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Taiwan turns to Mahatma Gandhi to cement cultural ties with India

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Taiwan is hosting an exhibition to mark Gandhi’s 150th birth anniversary. On display at the venue is also information on India’s cultural and heritage sites.

Taipei: The words ‘love and peace’ greet visitors at the entrance of a wine factory refurbished into an exhibition hall. Inside, there are audio-visual displays on Mahatma Gandhi’s life, the different types of charkhas (spinning wheels) that he used as well as a replica of Gandhi Smriti (formerly called Birla House) in Delhi where Bapu was assassinated.

It would have been just another exhibition to mark Gandhi’s 150th birth anniversary, except, this one is in Taiwan.

Organised for the first time in the region by the Taiwanese government, the exhibition is an attempt to bring India and Taiwan culturally closer even as the two regions do not share formal diplomatic relations.

Besides portraying Gandhi’s life and ideology, the Taiwanese government has also displayed information on India’s various cultural and heritage sites in the exhibition.

“We hope, through this exhibition, Taiwanese can know more about India. After visiting the exhibition, we hope the audiences would be influenced by Mahatma Gandhi’s life and his faith,” Shy Gwo-long, director-general of the Bureau of Cultural Heritage at Taiwan’s Ministry of Culture, told ThePrint.

“In addition, we hope they would be impressed by the magnificent Indian heritage. In fact, (we hope) many people show interest in visiting India in the future to know more about India and understand the life of Indians,” the official added.

Also read: Taiwan looks to India for stronger economic ties as it hopes to cut dependence on China

Gandhi in Taiwan

The exhibition, being held at the Cultural Heritage Park in Taichung, a city in the central part of Taiwan, was inaugurated on Gandhi Jayanti (2 October).

It is supported by the National Gandhi Museum in India, the Aga Khan Trust for Culture, ICOMOS India, Taipei Economic and Cultural Centre in India, the India Museum in Taiwan and the Department of East Asian Studies of National Taiwan Normal University.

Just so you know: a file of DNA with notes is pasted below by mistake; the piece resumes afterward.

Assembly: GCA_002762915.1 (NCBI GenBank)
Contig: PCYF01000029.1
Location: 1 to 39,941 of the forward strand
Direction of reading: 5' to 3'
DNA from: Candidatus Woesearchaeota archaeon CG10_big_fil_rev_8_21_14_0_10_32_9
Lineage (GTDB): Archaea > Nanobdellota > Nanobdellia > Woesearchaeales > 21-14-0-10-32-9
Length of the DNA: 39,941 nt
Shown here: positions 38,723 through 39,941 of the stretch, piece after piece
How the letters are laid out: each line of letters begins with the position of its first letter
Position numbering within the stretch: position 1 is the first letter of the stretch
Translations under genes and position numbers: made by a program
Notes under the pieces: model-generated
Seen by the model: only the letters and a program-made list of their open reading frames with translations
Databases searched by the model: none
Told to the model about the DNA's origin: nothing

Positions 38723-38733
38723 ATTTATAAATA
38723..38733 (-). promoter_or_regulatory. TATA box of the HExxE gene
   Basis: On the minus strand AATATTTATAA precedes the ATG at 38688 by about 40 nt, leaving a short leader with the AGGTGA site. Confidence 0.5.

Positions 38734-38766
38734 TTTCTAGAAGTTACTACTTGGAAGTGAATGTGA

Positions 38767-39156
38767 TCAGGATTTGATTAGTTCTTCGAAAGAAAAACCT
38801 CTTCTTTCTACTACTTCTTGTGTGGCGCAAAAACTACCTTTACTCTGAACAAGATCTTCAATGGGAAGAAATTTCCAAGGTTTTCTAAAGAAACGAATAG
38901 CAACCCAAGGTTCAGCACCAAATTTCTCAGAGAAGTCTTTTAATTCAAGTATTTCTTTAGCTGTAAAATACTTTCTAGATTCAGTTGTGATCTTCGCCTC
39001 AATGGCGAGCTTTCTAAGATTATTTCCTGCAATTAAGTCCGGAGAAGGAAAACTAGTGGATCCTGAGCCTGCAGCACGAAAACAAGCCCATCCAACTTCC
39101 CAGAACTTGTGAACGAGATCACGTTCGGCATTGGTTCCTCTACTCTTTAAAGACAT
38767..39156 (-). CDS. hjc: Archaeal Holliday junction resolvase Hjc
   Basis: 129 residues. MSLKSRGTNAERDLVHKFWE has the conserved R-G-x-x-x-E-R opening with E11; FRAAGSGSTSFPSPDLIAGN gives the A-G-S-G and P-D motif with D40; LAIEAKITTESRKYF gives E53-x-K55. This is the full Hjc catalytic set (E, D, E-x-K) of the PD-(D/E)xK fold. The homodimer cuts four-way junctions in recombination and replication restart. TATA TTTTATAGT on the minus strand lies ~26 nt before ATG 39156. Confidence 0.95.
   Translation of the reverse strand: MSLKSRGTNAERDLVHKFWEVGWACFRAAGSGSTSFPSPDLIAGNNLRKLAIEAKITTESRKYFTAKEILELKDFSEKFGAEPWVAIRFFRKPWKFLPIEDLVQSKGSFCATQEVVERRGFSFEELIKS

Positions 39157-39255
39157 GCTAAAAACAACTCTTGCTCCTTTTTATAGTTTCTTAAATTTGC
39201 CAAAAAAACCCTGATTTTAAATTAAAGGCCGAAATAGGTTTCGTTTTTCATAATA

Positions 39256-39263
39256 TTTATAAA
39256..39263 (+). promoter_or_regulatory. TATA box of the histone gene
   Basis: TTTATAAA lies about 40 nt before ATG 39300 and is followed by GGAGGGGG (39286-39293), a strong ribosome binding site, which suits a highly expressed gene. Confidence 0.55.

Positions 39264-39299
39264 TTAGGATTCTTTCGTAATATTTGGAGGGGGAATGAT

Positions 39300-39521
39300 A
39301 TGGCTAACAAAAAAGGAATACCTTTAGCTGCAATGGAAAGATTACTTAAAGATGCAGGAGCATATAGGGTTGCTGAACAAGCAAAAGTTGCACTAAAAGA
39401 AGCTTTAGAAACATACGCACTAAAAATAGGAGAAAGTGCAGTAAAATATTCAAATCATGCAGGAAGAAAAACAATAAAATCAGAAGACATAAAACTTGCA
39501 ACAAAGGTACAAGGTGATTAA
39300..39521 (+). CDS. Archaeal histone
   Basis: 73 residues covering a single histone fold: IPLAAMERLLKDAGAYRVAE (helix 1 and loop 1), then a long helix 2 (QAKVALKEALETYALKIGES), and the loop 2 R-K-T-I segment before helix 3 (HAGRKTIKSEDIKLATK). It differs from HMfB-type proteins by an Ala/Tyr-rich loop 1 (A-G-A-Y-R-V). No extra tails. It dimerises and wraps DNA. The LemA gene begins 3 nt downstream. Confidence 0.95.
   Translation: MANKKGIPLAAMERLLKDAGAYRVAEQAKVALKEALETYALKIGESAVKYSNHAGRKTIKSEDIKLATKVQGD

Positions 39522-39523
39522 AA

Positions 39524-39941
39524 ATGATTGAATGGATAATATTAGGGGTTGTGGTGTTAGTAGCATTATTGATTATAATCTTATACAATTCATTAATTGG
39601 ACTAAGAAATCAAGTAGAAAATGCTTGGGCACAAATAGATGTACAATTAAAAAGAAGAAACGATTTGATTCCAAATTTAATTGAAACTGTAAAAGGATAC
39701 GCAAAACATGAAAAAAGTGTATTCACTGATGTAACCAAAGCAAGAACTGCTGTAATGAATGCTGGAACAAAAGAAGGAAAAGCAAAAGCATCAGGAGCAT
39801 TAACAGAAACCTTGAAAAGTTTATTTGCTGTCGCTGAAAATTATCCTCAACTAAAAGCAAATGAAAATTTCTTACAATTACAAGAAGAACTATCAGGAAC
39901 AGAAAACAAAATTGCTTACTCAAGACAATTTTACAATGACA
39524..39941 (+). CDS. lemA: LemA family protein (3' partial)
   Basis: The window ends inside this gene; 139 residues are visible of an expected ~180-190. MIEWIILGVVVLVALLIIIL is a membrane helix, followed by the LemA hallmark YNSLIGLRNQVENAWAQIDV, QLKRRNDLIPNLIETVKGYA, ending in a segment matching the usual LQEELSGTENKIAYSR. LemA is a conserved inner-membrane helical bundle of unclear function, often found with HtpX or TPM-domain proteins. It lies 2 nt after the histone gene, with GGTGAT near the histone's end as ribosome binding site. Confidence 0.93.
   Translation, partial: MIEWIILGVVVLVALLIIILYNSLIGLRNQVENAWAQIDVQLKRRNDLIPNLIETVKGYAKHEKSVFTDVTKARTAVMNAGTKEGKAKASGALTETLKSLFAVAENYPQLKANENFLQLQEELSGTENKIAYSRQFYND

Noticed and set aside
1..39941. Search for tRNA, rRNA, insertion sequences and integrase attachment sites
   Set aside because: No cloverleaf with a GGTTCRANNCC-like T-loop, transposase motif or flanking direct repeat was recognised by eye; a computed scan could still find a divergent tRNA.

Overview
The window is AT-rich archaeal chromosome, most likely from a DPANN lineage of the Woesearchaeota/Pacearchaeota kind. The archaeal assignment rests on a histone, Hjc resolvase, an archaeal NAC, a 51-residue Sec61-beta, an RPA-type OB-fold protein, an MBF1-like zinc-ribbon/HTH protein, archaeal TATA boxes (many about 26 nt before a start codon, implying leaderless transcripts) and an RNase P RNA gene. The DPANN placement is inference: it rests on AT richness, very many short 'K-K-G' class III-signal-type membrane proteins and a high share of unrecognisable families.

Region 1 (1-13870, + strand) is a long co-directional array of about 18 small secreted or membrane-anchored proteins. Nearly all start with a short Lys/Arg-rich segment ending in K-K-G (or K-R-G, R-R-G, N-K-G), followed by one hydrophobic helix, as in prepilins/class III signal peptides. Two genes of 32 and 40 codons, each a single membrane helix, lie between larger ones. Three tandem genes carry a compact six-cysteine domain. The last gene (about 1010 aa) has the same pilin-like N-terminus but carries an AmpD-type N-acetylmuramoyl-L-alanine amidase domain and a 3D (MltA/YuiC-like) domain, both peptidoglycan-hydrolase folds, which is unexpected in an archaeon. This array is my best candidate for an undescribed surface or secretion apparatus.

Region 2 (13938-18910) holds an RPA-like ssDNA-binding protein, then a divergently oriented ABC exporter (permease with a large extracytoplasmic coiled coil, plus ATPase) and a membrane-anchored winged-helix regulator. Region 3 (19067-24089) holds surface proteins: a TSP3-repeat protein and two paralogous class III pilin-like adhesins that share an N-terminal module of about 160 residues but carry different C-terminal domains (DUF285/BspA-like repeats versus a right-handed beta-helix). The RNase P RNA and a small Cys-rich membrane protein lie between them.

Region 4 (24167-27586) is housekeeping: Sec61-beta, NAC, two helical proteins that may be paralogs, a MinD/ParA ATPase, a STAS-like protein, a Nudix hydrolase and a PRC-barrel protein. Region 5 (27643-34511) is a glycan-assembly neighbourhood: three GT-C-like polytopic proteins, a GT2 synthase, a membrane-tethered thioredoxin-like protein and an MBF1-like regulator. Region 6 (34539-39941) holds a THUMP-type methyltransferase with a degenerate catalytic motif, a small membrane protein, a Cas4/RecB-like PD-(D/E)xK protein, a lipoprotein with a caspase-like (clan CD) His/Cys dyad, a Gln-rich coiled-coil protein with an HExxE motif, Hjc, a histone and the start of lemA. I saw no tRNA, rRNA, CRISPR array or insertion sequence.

A Taiwanese team visited India before the exhibition to select artifacts and plan displays.

Until 9 October, a week since its inauguration, a total of 1,176 people in Taiwan had visited the special exhibition.

Inside the exhibit | Manasi Phadke/ThePrint
Inside the exhibit | Manasi Phadke/ThePrint

The displays give information about Gandhi’s life, his contribution to the Indian freedom struggle, information on his stay in South Africa, replicas of different types of charkhas, displays of the songs associated with the Indian freedom struggle, a replica of his house and the compound of the Birla House in Delhi where he was shot dead.

A number of displays were brought to Taiwan for the exhibition from the Gandhi Smriti Museum in Delhi.

There is also a section giving information about the different cultural and heritage sites of India, its classical and folk dance forms and a separate section of about 18 potential heritage sites from Taiwan.

The visitors are led out of the museum through a makeshift auditorium where the Taiwanese government has been playing Bollywood movies, with Mandarin subtitles, related to Gandhi and the Indian freedom struggle.

Students visit the exhibit | Taiwanese culture ministry
Students visit the exhibit | Taiwanese culture ministry

Officials from the Taiwanese Ministry of Culture at the exhibition venue said a large number of the visitors so far have been students from Taiwan’s schools and colleges.

Relations between India and Taiwan

Taiwan has been actively trying to cement its ties with South East Asian and South Asian countries, especially India, at a time when China has been hardening its stance on the country.

China considers Taiwan as its breakaway province and insists on a one-China policy although Taiwan is governed by a separate administration and has its own president.

Taiwanese President Tsai Ing-wen has launched a ‘New Southbound Policy’ to get economically and culturally closer with countries in South East Asia, South Asia, Australia and New Zealand.

India and Taiwan too have been warming up to each other since President Tsai took charge in May 2016 with the two sides having signed at least five bilateral agreements cooperation across sectors such as agriculture, trade and mountain heritage railways among others.

(The reporter is in Taipei at the invitation of the Taiwanese government)

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